Semiconductor maker banking on federal incentives for proposed $1.8B Indiana plant

Tom Sonderman

Prospects for a $1.8 billion semiconductor production plant announced Wednesday at Purdue University in West Lafayette hinge on whether it receives federal funding from a proposed program that made significant progress this weekend in Washington, D.C., after being tied up in political battles for weeks.

Bloomington, Minnesota-based SkyWater Technology hopes to begin building the semiconductor research, development and production facility as soon as possible after receiving approval for the federal funds. The company, which launched in 2017, has about 600 employees in Minnesota and Florida and plans to create 750 jobs in Indiana within five years of opening the plant, according to the Indiana Economic Development Corp., which is supporting the project with more than $70 million in possible incentives.

The company won’t be able to claim those incentives until it meets its investment and hiring goals, IEDC officials said. Purdue University, Greater Lafayette Commerce, the city of West Lafayette, the city of Lafayette, Tippecanoe County and Duke Energy offered additional incentives.

The 600,000-square-foot facility would be located in Purdue’s Discovery Park District, a 400-acre, mixed-use development, where companies like SkyWater would have access to Purdue faculty experts and graduates preparing to work in the industry.

“This is, I say without much fear of contradiction, one of the biggest days in Purdue history,” Purdue University President Mitch Daniels said.

Semiconductor chips have become indispensable in the manufacturing of cellphones, vehicles, appliances and high-definition televisions. But a global shortage of the chips has led to supply chain disruptions in many industries, prompting bipartisan lawmakers and the Biden administration to push for the incentives package to accelerate their production in the United States as the country’s economic competitors in Asia beef up their efforts.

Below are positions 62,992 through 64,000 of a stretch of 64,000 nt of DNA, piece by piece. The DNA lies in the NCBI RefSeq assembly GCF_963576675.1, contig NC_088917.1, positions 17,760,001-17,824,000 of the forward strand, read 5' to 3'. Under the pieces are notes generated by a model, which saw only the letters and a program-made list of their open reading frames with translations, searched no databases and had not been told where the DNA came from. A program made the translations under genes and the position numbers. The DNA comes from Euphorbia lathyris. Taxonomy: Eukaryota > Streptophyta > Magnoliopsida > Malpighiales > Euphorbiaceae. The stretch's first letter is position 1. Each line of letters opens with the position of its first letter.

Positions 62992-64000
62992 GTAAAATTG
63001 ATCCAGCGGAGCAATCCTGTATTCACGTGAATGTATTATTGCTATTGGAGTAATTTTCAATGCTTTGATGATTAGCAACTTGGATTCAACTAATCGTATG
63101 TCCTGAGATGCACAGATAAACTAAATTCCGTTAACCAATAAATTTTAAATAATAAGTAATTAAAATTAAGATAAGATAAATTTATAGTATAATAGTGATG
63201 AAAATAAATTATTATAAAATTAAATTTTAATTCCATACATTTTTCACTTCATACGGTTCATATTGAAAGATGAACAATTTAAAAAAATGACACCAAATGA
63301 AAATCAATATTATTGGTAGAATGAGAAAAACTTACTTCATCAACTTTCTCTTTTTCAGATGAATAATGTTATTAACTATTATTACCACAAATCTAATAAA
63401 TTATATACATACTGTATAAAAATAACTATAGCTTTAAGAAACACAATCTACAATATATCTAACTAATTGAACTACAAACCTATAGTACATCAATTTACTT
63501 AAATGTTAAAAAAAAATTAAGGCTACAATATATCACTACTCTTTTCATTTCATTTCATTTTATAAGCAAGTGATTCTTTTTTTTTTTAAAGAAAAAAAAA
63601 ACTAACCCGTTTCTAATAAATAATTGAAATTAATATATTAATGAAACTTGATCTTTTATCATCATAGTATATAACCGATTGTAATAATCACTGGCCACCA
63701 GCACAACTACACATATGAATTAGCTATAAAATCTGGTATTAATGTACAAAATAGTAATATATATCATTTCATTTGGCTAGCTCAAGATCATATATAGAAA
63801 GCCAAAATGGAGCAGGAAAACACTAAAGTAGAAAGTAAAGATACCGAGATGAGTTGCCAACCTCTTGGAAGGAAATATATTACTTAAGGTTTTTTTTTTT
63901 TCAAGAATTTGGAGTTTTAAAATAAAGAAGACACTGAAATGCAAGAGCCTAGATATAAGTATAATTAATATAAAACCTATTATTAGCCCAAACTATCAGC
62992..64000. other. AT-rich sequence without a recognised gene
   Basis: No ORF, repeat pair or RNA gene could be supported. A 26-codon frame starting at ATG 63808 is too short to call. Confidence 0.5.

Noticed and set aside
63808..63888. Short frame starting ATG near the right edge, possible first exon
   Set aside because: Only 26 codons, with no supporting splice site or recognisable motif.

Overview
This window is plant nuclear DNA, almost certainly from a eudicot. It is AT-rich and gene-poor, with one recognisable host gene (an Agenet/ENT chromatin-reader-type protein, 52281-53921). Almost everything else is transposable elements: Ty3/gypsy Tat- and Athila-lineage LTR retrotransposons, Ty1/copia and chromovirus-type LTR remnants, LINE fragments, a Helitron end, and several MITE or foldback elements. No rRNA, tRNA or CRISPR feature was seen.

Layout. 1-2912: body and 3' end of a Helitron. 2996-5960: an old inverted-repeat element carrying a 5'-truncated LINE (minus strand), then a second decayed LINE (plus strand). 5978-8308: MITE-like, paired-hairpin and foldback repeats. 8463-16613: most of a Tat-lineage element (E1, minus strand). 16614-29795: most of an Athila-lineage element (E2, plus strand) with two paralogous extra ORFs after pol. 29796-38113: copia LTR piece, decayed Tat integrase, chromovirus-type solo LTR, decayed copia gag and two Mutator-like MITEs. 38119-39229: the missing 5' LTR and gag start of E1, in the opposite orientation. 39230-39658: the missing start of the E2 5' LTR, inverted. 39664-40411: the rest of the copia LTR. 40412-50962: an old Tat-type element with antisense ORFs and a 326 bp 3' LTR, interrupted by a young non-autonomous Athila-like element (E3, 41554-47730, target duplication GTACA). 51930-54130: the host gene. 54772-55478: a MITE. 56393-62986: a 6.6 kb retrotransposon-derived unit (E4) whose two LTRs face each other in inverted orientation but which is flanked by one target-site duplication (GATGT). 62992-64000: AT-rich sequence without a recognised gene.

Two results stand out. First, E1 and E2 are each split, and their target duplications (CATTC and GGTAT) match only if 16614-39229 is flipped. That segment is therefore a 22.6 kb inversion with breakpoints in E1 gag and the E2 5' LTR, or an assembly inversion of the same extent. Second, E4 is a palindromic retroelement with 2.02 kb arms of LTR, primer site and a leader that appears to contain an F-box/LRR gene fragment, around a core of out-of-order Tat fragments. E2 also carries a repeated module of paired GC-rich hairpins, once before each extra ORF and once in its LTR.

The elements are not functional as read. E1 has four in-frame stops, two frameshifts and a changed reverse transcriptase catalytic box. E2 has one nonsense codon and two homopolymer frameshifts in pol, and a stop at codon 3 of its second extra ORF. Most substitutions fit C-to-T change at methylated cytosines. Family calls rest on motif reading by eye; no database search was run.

SkyWater executives were joined Wednesday by Gov. Eric Holcomb, Indiana Secretary of Commerce Brad Chambers and Daniels to make the announcement, which came one day after the U.S. Senate voted to proceed with discussions on the Creating Helpful Incentives to Produce Semiconductors, or CHIPS, for America Act, a $52 billion federal incentive package for semiconductor manufacturing and workforce development.

The bill is a scaled-down version of the bipartisan U.S. Innovation and Competition Act proposed last year by Republican Sen. Todd Young of Indiana and Democratic Senate Leader Chuck Schumer of New York. In addition to Senate approval, the bill also needs to pass the House, where Majority Leader Steny Hoyer has signaled that Democrats would support the Senate bill.

Jay Kenworthy, spokesperson for Sen. Young’s office, said lawmakers are confident the legislation will receive Congressional approval by Aug. 5.

“Our hope is that it’s on the president’s desk by the time everybody goes home for August recess,” Kenworthy told IBJ.

The House would have to pass the legislation before it adjourns for summer recess on July 29, while the Senate plans to remain in session through Aug. 5. Both chambers plan to return from their summer sabbatical on Sept. 6.

Thomas Sonderman, SkyWater President and CEO, said while the $1.8 billion project will rely on federal funding from the CHIPS Act, the company would still pursue its goal of making semiconductors in West Lafayette.

“I think it’s a gating item, and obviously we want it to pass,” Sonderman said of the federal legislation. “What it does is accelerates everything. While we want to have the federal support, I don’t think it diminishes the mission.”

Sonderman said it would take about 30 to 36 months for the facility to begin production after funding was in place.

If CHIPS legislation were to pass, the company would immediately begin submitting for funding through the U.S. Department of Commerce, he added.

In May, Purdue launched its Semiconductor Degrees Program, partially in response to the projected need for at least 50,000 trained semiconductor engineers in the U.S.

“What we’re doing with Purdue’s degree program is transformational to the country,” Sonderman told reporters Wednesday. “Let’s just hope that the federal government sees the opportunity so we can accelerate it.”

SkyWater bills itself as the only U.S.-investor owned pure-play semiconductor and technology foundry. The company, which makes integrated circuits for Infineon, D-Wave, Microsoft and Stefipower, went public in April, raising about $97 million in its initial public offering.

Company officials met with Holcomb last July to discuss opportunities to support increased semiconductor manufacturing in Indiana. In November, the company announced plans to open research space at the WestGate@Crane Technology Park in Odon.

Purdue has taken several recent steps to address domestic semiconductor manufacturing. Officials said the United States was responsible for 37% of the total global output of chips in 1990, but that fell to 12% in 2021 as countries including China, Japan, South Korea and Taiwan began to dominate the industry.

In late June, Purdue began a partnership with MediaTek Inc. to open the company’s first semiconductor chip design center in the Midwest, to be housed in Discovery Park District.

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